Leading Causes of Death

04:42 Sat 16 Dec 2006
[, ]

My friend Brian, after reading Fear and Personal Radiation Detectors, read up on leading causes of death in the US and concluded that wasn’t really worth it to worry about radiation poisoning.

He has a point. The leading cause of death is heart disease, followed by cancer (and I don’t think that one can really claim that any significant amount of this cancer is caused by radiation detectable by NukAlert, or by radiation due to the kinds of accidents under discussion on Thursday). Accidents of all kinds place a distant fifth, with 108,694 deaths in the US in 2004. 46,933 of these were transport accidents, and the vast majority of these were accidents involving motor vehicles. “Accidental poisoning and exposure to noxious substances” would seem to cover radiation poisoning (and a lot of other things) and accounts for 19,250 of the deaths is 2004. Not that many, in other words. One in almost 16,000 people. As opposed to around in 460 for heart disease.

Sudden radiation poisoning seems far more horrifying than heart disease, though. It’s almost entirely out of our control, and a split-second can mean catastrophe. Whereas with heart disease, we think that we can control it (to an extent we can) and we think we have plenty of time to do so (to an extent this is true).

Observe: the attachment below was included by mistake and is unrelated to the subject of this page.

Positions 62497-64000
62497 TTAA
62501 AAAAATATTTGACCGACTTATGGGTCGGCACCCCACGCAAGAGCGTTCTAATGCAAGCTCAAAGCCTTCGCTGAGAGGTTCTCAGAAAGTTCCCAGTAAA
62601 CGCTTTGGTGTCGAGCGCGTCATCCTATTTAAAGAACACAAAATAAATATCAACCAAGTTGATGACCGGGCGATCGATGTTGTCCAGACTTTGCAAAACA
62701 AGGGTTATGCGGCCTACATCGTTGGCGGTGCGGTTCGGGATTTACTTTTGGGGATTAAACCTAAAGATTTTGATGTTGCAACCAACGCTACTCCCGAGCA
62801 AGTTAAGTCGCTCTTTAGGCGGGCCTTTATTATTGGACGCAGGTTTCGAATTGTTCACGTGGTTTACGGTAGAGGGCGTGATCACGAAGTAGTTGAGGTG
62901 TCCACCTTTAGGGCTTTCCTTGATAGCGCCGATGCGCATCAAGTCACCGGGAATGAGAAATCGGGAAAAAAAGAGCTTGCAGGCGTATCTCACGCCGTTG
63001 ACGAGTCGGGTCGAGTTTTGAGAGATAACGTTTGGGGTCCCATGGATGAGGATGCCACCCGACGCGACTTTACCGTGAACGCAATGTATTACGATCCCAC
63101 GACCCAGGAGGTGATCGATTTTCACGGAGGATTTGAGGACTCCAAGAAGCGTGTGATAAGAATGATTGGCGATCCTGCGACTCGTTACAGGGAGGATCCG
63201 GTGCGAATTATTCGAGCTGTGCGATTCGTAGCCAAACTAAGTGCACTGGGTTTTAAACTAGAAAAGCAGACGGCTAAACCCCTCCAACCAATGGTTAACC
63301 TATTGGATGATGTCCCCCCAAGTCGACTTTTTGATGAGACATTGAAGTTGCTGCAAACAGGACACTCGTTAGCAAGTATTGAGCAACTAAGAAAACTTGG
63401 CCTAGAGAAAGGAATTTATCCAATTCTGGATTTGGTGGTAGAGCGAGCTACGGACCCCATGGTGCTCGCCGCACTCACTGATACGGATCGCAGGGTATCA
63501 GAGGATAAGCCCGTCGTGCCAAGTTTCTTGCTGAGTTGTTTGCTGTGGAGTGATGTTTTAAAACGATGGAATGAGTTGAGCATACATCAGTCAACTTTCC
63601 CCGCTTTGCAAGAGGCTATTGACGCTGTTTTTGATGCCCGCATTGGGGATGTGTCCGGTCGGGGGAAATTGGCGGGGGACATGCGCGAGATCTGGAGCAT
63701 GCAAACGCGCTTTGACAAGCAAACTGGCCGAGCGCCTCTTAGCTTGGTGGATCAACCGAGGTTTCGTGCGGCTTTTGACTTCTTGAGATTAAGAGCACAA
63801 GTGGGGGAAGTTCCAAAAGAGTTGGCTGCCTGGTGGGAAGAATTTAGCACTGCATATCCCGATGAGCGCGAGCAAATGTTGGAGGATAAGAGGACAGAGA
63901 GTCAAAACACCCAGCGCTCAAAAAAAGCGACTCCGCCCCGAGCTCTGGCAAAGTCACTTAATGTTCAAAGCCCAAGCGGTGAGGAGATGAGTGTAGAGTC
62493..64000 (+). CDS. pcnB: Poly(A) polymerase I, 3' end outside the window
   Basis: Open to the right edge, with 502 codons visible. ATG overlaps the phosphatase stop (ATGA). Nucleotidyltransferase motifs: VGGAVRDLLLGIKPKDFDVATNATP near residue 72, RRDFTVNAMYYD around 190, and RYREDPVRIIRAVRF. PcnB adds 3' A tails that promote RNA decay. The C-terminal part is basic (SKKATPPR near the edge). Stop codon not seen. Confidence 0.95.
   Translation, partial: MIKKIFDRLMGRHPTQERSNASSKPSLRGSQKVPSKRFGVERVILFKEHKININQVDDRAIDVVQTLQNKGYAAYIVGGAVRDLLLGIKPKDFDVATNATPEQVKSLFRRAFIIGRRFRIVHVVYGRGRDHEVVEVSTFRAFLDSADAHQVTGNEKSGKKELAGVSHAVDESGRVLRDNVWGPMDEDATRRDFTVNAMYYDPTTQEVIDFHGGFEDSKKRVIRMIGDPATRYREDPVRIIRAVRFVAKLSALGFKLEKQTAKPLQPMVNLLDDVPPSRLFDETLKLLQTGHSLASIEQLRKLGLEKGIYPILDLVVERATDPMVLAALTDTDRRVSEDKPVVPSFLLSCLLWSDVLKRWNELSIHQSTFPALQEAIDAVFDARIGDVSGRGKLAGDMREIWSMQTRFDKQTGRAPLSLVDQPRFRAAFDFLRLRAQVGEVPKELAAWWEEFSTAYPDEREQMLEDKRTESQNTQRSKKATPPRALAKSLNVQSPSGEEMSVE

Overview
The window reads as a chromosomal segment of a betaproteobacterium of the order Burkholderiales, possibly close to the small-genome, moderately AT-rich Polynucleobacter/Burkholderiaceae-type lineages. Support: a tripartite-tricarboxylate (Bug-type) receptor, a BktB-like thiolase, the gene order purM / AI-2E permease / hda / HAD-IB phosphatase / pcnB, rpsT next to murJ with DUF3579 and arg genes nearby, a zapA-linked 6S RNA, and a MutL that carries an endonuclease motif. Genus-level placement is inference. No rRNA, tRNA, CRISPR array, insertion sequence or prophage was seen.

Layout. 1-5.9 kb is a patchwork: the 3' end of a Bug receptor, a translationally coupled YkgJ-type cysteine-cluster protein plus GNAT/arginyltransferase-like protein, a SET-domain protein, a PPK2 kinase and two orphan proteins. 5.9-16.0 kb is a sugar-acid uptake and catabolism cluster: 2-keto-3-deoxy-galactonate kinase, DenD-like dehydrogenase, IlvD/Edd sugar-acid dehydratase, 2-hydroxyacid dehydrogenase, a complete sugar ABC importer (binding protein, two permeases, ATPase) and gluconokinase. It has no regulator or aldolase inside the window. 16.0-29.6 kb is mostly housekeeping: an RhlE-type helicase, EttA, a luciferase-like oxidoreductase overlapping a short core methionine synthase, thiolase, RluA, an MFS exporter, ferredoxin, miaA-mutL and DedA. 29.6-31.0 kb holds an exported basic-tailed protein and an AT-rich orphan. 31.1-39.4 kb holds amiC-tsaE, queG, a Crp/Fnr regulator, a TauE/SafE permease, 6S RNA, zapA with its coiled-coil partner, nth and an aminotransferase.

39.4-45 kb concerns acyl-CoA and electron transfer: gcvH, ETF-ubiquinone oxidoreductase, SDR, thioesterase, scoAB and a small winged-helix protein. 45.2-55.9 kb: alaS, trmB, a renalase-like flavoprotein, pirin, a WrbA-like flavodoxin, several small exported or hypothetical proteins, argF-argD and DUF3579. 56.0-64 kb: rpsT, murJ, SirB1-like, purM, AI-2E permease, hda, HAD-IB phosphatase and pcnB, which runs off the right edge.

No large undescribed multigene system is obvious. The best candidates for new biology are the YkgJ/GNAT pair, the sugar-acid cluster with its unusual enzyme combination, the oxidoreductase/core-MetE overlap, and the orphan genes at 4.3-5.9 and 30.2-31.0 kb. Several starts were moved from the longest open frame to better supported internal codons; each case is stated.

These thoughts always bring up a certain superstition in me. A joke I heard in 1997 or so goes some way towards an explanation:

If gluttony is the primary characteristic of a glutton, then the universe is an iron.

Rather than fearing a jealous and vengeful god, or believing in karma (which is “only justice without the satisfaction” according to The Way of the Gun), or in fairies, or that we all get our just desserts in the thereafter, I superstitiously fear the heavy application of irony in massive doses. As in: wouldn’t it be ironic if I had this concern about radiation poisoning, considered doing something about it, decided not to, and then got radiation poisoning? (Answer: yes, it would be ironic, as well as a lot of other things.) Or, wouldn’t it be ironic if I went gung-ho on radiation survival and succumbed to heart disease? And so on. Clearly irrational, definitely superstitious, but that thought pattern remains resilient in my mind. And at root it is a paralyzing pattern, because an omnipotent ironic narrator will doubtless wait until that moment when you think you’re safe to pounce, so as soon as you decide on the best course of action, that’s when it’s time to worry…

2 Responses to “Leading Causes of Death”

  1. NiallM Says:

    I told you that joke, and I believe it’s from Samuel R. Delaney… although which book I’m not sure (Babel 17 maybe?)

  2. Tadhg Says:

    The line reminds me strongly of a night at the Pav in TCD, although I can’t remember if I told it there or was told it there… but yes, it makes sense that you told it to me, even if I can’t remember the actual telling.

    I’m in your environs, by the way, and will call you later.

Leave a Reply